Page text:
What is the Absorb time, and how is Absorb terminated (ie, are you using EA)?

    You should try to fully charge your batteries, and then do an EQ, to the manufacturer's recommended specs for both Absorb and EQ.

    Regarding the Hydrometer, the plastic one that you have, MAY, possibly be better than nothing, but perhaps not much better than that. The Hydro that you have may be telling the correct story, but, at the very least, those plastic Hydros seem to deteriorate fairly quickly.

    Here is a very good Hydro, that is distributed by MidNite Solar:
    http://www.solar-electric.com/batter...ydrometer.html

    ALWAYS, rinse your Hydro at least three times after y our SG measuring session is done, with Distilled Water.

    Here is some info from this Forum about Hydrometers, and a link and a search term to use:
    [URL="http://forum.solar-electric.com/forum/discussion-forums-café/old-battery-tech-discussions/339364-testing-batteries-with-an-hydrometer"]http://forum.solar-electric.com/foru...-an-hydrometer[/URL]

    FWIW. ALso, if you could make a Signature, indicating what are the major components of your system, including PV, CC/s, inverter/s, and if you are off grid, etc, it would probably speed answers to questions, and make answers more appropriate to what your system is, and to what you are trying to accomplish.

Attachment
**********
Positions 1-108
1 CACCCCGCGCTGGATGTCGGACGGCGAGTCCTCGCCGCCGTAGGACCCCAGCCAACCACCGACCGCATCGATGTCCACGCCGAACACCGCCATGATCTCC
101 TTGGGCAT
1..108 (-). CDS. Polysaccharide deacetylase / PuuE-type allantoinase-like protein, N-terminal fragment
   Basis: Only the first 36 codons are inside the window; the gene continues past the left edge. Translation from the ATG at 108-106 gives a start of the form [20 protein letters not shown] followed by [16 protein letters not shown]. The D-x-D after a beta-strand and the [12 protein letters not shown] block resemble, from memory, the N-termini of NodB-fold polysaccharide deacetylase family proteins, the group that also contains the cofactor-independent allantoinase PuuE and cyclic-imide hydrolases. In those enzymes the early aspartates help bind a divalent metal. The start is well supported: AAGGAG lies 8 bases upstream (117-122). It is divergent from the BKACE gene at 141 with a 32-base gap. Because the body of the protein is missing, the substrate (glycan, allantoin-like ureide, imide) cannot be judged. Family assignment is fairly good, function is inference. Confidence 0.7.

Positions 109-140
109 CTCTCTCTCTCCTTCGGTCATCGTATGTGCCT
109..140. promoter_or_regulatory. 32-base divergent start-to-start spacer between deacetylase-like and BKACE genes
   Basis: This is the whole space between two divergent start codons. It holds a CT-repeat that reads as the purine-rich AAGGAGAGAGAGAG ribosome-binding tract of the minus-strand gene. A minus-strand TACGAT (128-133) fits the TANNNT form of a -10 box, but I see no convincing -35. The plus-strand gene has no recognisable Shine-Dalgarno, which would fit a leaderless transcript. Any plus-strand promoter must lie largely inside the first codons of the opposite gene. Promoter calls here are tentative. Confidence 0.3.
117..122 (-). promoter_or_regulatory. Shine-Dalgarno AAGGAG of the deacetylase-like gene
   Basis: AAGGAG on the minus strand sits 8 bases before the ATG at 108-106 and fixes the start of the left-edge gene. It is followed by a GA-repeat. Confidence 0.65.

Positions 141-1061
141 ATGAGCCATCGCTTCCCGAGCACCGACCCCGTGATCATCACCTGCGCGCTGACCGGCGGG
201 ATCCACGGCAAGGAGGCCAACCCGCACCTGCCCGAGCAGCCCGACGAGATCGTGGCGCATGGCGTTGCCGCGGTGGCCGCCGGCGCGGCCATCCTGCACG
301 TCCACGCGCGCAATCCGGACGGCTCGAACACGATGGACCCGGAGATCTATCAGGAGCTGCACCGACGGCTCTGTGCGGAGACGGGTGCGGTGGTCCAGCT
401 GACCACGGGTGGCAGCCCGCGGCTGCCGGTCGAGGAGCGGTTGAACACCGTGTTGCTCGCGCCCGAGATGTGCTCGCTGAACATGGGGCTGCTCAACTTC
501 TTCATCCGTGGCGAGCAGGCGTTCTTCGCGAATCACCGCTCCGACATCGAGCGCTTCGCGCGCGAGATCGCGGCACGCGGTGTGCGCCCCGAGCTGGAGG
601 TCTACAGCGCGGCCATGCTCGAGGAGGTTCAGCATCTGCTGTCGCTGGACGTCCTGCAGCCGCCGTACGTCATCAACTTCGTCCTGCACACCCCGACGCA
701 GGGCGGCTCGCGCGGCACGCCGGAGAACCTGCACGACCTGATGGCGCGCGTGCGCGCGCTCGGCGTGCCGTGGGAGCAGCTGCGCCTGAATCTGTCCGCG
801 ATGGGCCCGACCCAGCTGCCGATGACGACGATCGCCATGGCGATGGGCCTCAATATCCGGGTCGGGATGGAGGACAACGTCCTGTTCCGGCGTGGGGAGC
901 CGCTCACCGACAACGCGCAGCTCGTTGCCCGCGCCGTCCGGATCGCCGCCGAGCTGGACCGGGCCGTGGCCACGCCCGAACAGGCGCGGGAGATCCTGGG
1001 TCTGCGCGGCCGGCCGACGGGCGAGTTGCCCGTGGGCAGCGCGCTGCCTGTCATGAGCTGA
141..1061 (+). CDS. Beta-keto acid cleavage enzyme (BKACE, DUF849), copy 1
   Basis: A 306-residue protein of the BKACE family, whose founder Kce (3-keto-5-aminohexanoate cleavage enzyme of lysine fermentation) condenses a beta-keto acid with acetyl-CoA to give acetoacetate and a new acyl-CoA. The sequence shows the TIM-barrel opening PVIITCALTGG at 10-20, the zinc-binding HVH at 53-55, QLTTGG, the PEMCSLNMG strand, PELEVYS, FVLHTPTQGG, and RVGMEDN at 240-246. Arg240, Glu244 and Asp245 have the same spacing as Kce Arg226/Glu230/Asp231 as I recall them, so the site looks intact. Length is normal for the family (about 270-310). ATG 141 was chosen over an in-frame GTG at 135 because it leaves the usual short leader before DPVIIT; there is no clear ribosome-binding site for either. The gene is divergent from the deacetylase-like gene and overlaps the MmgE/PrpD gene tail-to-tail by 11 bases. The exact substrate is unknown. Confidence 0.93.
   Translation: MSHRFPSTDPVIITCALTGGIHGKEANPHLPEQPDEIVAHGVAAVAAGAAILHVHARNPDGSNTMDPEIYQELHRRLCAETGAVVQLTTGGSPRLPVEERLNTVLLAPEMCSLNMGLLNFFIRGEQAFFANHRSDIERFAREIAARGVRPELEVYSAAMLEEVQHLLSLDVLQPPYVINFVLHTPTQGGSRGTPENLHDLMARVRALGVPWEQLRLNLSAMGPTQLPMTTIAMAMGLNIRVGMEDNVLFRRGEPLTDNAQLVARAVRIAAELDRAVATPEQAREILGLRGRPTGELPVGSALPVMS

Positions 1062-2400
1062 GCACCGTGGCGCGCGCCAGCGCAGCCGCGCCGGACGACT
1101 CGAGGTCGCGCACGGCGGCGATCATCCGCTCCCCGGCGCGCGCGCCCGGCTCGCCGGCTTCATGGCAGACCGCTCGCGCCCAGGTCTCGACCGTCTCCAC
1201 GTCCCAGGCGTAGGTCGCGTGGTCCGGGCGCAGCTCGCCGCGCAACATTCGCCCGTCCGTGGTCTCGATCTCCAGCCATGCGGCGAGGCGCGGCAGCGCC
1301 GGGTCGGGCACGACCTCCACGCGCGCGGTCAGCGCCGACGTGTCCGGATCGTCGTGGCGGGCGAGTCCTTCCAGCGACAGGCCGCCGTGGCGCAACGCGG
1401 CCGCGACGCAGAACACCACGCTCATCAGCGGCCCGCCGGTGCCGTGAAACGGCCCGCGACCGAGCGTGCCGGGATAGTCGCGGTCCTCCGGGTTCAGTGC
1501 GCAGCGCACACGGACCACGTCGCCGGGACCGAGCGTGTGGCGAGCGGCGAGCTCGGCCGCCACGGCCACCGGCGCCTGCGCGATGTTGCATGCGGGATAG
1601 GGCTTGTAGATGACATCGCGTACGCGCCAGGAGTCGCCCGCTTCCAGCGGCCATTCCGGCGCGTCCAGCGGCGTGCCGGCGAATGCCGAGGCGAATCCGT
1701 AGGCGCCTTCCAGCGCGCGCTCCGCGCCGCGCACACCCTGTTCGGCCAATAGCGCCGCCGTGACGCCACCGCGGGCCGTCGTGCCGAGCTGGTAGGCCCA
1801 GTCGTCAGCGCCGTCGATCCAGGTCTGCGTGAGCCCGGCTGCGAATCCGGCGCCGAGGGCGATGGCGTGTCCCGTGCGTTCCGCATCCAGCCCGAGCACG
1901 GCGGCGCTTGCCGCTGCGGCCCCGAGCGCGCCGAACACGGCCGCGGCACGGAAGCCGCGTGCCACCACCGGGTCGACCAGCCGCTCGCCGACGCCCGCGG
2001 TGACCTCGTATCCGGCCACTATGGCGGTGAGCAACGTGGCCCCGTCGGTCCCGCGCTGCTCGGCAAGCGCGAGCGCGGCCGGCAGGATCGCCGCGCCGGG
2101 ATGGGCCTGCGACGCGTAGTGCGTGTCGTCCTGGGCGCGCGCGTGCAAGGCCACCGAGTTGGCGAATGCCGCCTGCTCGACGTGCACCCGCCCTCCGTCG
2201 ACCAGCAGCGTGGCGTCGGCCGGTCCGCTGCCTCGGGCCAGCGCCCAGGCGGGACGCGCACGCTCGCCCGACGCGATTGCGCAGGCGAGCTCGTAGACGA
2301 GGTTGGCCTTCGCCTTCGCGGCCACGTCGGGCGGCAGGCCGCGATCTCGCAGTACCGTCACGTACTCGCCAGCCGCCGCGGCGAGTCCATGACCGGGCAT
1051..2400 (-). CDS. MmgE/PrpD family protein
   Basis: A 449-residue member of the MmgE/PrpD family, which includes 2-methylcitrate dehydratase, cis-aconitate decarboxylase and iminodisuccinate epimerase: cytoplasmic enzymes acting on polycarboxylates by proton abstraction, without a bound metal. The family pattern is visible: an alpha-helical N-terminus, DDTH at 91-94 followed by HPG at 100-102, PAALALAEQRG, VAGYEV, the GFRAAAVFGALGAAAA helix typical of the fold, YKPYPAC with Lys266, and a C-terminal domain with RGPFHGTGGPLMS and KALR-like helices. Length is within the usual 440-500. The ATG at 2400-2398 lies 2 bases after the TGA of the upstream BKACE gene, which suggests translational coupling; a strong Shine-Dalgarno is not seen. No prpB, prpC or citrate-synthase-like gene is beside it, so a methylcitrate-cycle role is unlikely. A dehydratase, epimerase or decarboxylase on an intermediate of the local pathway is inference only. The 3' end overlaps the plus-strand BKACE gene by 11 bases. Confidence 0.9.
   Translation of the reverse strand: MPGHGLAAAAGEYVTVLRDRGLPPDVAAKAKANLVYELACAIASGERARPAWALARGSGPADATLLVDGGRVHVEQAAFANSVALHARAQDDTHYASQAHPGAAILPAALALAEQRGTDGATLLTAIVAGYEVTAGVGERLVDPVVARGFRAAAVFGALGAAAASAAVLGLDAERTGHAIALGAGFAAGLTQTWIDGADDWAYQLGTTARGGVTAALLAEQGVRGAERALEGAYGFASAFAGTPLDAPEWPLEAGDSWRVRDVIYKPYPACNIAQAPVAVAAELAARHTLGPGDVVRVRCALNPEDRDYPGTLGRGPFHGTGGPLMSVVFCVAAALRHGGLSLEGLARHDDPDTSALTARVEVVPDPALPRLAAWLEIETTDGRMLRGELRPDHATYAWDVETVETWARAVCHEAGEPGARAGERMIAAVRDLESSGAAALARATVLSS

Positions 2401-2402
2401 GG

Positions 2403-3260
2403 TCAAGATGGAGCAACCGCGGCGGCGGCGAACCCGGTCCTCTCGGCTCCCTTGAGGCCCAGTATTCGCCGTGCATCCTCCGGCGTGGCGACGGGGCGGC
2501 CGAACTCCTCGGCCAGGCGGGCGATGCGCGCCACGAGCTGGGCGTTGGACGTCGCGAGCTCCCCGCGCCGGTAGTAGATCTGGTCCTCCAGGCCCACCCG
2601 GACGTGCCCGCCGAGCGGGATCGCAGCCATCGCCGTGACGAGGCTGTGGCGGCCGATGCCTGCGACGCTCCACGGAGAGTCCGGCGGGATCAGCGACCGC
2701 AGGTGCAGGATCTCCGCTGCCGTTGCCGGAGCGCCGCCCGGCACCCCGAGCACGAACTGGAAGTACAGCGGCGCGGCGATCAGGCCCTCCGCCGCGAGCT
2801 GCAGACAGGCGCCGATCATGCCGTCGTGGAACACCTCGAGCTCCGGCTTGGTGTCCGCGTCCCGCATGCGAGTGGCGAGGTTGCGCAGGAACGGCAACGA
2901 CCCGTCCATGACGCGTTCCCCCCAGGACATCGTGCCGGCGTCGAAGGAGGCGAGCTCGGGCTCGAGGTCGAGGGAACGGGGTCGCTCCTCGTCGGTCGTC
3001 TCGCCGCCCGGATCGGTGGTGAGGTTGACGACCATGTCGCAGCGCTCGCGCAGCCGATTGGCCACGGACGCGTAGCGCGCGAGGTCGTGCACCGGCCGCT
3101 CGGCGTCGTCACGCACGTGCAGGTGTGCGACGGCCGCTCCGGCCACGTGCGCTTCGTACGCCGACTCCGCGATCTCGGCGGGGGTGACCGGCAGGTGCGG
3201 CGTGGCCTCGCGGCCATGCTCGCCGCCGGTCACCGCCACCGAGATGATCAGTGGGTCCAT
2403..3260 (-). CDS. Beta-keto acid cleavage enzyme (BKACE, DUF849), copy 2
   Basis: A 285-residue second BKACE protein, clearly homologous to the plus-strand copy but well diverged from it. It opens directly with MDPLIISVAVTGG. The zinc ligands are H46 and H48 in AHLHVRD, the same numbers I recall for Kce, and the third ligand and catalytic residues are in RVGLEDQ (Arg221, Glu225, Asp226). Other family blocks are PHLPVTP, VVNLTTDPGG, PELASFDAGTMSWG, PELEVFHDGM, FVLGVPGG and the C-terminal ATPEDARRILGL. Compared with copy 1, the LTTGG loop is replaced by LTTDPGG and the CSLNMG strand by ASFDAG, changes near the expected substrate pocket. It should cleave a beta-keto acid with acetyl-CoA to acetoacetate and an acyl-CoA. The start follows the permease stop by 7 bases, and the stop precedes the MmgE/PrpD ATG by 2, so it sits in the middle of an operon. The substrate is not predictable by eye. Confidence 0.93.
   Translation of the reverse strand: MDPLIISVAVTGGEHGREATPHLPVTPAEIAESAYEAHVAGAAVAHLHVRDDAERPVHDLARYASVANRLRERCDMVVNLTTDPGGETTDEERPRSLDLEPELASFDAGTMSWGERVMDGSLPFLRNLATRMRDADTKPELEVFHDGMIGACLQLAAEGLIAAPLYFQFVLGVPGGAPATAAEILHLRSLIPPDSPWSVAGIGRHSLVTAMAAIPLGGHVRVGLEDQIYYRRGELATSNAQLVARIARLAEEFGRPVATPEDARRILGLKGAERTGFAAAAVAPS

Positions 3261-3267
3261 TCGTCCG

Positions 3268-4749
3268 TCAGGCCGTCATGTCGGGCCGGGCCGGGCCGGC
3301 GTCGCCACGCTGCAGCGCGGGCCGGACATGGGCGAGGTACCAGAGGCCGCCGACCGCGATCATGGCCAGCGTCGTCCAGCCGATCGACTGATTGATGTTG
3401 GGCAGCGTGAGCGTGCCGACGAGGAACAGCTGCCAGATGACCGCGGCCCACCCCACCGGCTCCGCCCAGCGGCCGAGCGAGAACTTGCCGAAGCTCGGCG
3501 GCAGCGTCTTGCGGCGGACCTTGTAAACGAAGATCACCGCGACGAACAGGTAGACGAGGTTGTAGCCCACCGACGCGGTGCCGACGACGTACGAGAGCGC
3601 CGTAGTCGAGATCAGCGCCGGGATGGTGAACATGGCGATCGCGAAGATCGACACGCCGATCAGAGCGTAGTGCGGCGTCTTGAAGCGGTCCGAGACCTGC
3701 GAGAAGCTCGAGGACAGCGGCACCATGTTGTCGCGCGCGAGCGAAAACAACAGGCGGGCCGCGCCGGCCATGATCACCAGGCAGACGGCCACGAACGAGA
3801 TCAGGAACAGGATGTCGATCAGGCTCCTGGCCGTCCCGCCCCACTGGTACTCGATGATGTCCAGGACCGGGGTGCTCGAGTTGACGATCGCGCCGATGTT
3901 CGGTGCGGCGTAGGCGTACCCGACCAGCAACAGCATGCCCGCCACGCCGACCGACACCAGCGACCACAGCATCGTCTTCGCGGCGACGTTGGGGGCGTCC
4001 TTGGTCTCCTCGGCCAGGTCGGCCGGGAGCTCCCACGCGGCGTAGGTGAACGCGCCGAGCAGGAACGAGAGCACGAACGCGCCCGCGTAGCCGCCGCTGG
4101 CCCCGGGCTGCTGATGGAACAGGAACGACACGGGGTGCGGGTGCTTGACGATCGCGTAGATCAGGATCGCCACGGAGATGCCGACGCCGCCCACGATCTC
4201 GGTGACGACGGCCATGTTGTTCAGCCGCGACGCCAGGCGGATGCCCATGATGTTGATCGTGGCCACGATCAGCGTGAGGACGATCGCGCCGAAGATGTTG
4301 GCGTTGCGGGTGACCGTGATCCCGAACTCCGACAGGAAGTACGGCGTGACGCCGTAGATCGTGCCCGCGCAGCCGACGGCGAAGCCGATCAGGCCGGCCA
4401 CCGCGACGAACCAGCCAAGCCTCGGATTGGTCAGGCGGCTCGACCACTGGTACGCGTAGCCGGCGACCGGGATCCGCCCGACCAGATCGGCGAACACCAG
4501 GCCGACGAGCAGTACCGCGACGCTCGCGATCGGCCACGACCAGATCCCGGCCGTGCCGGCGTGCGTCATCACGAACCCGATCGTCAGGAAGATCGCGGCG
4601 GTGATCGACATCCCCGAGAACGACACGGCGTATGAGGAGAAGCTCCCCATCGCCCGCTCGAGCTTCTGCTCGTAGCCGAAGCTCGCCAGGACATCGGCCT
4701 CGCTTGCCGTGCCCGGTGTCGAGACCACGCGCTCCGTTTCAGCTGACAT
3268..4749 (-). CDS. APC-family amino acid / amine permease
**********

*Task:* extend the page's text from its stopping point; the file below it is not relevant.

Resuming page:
Thanks! Vic
    Off Grid - Two systems -- 4 SW+ 5548 Inverters, Surrette 4KS25 1280 AH [email protected], 11.1 KW STC PV, 4X MidNite Classic 150 w/ WBjrs, Beta KID on S-530s, MX-60s, MN Bkrs/Boxes.  25 KVA Polyphase Kubota diesel,  Honda Eu6500isa,  Eu3000is-es, Eu2000,  Eu1000 gensets.  Thanks Wind-Sun for this great Forum.
  • VicVic Solar Expert Posts: 2,969 ✭✭✭✭
    AND, always use an Remote Temp Sensor for each charge source.
    Off Grid - Two systems -- 4 SW+ 5548 Inverters, Surrette 4KS25 1280 AH [email protected], 11.1 KW STC PV, 4X MidNite Classic 150 w/ WBjrs, Beta KID on S-530s, MX-60s, MN Bkrs/Boxes.  25 KVA Polyphase Kubota diesel,  Honda Eu6500isa,  Eu3000is-es, Eu2000,  Eu1000 gensets.  Thanks Wind-Sun for this great Forum.
  • HairfarmHairfarm Solar Expert Posts: 225 ✭✭✭
    CALLD wrote: »
    1st) if that doesn't work, perform a load test to see if the discharge curves match the manufactures performance claims - if they do then all should be fine and the hydrometer is probably out.

    What's the best way to do a load-test?
  • HairfarmHairfarm Solar Expert Posts: 225 ✭✭✭
    Vic wrote: »
    Hi Hairfarm,

    First, what is your Absorb voltage setting in your CC, and perhaps your inverter?
    What is the Absorb time, and how is Absorb terminated (ie, are you using EA)?